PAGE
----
Wrap it in a Web Component
Submitted by Arijit Bhattacharya (@hwk73) on Saturday, 3 February 2018
An intro to web components, how to use familiar declarative abstractions to write them and what kind of pragmatic problems it can help you solve.
For larger companies with fully functional legacy codebases and multiple teams, waves of new frameworks often ensues confusion.
Engineer: We should totally rewrite this in React/Vue/Nue(sorry!) Other Professionals: How often should we have to rewrite our applications? ROI?
Rewriting costs a lot
- dev time
- infrastructure to switch between versions
- maintaining two versions simultaneously
Sometimes we identify parts of app which could benefit from modern frameworks.
But legacy code holds us back.
These smaller additions can be
- widgets on a dashboard
- integrating a mini-app like chat developed by other teams
- or it can be a bit more ambitious like an editor
We can write these smaller apps/system of components as custom elements but with declarative component abstractions which we all love so much.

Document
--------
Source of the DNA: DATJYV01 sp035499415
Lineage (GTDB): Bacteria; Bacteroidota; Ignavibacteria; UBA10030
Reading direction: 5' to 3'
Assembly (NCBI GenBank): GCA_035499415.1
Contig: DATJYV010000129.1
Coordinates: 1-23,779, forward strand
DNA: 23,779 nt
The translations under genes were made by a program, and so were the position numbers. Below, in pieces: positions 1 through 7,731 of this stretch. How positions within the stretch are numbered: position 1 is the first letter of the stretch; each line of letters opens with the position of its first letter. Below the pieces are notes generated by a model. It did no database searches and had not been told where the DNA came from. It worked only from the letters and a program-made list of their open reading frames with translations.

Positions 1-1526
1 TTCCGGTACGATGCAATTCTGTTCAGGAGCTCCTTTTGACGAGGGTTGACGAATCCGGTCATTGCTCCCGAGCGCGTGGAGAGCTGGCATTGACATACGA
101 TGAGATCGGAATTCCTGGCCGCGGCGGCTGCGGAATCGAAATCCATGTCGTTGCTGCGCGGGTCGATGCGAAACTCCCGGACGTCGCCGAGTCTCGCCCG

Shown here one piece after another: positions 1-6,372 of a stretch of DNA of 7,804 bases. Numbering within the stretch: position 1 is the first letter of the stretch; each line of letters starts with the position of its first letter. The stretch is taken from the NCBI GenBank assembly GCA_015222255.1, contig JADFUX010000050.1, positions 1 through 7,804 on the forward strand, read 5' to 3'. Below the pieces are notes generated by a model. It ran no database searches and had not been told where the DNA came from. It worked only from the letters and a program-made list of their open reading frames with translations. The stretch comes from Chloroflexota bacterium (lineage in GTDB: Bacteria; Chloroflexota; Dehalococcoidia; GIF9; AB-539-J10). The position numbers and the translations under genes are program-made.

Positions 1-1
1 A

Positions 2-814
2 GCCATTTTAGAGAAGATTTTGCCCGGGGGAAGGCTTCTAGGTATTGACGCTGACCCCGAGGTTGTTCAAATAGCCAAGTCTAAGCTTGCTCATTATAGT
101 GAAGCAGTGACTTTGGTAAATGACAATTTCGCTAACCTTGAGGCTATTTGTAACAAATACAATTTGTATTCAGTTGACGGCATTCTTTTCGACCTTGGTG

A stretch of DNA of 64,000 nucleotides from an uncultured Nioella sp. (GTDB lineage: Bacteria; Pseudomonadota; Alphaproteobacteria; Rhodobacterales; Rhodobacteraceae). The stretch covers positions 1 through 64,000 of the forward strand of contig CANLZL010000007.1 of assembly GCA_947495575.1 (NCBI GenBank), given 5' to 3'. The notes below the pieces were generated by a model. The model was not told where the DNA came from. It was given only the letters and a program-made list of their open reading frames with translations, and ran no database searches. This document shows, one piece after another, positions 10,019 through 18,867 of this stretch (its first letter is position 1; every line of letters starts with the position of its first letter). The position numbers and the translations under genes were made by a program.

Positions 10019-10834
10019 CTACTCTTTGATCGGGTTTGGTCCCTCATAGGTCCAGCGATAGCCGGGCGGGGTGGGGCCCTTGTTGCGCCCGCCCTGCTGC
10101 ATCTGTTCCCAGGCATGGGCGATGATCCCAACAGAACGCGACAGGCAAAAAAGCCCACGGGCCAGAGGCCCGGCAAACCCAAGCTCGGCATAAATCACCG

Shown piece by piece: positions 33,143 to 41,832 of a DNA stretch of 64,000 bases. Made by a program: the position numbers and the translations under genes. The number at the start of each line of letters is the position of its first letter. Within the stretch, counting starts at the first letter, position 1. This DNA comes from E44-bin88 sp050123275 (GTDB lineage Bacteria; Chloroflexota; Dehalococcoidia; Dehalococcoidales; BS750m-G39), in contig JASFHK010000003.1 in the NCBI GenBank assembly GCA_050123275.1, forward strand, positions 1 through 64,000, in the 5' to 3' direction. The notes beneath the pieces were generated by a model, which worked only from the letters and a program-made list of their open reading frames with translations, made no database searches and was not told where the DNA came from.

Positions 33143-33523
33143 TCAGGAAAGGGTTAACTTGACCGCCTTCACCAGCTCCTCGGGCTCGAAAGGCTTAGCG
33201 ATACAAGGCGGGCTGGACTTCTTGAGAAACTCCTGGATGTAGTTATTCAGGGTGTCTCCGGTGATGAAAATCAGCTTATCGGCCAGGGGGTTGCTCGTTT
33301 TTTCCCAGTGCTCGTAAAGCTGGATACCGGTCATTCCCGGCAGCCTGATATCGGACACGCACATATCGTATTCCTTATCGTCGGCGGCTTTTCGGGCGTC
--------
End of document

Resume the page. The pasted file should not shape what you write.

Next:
Its the best of both worlds
- reusability and freedom from any frameworks (or versions)
- express solutions with declarative abstractions
I would like to present ideas and workflows that would help a developer to write a custom element and use it with any framework.
- Intro to web components (especially custom elements)
- Difference between custom elements and React components
- Using SkateJS to write custom elements with declarative abstractions
- Some use cases for web components I have come across in my work which may be a food for thought
UI Dev @Freshworks.
For the last three months, I have been working to bring features using Web Components to works across all the products in a frameork agnostic way. So, I want to share my learning curve. And hope it will help other devs to realise problems that could be potentially be solved by web components.